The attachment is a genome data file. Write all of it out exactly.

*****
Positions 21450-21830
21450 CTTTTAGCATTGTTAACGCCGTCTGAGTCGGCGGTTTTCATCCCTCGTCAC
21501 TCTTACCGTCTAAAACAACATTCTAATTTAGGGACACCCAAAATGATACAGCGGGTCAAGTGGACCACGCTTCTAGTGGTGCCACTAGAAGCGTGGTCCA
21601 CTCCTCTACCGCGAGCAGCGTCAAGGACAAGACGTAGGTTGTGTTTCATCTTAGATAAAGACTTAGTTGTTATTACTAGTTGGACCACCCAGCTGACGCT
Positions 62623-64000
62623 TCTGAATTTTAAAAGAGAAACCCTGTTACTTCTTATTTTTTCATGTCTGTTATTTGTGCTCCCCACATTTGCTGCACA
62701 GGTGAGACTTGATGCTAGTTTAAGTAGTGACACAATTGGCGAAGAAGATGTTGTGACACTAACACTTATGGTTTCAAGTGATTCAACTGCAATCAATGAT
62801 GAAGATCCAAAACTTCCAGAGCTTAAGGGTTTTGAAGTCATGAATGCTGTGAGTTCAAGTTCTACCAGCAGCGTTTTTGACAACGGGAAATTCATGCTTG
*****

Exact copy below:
Positions 21450-21830
21450 CTTTTAGCATTGTTAACGCCGTCTGAGTCGGCGGTTTTCATCCCTCGTCAC
21501 TCTTACCGTCTAAAACAACATTCTAATTTAGGGACACCCAAAATGATACAGCGGGTCAAGTGGACCACGCTTCTAGTGGTGCCACTAGAAGCGTGGTCCA
21601 CTCCTCTACCGCGAGCAGCGTCAAGGACAAGACGTAGGTTGTGTTTCATCTTAGATAAAGACTTAGTTGTTATTACTAGTTGGACCACCCAGCTGACGCT
Positions 62623-64000
62623 TCTGAATTTTAAAAGAGAAACCCTGTTACTTCTTATTTTTTCATGTCTGTTATTTGTGCTCCCCACATTTGCTGCACA
62701 GGTGAGACTTGATGCTAGTTTAAGTAGTGACACAATTGGCGAAGAAGATGTTGTGACACTAACACTTATGGTTTCAAGTGATTCAACTGCAATCAATGAT
62801 GAAGATCCAAAACTTCCAGAGCTTAAGGGTTTTGAAGTCATGAATGCTGTGAGTTCAAGTTCTACCAGCAGCGTTTTTGACAACGGGAAATTCATGCTTG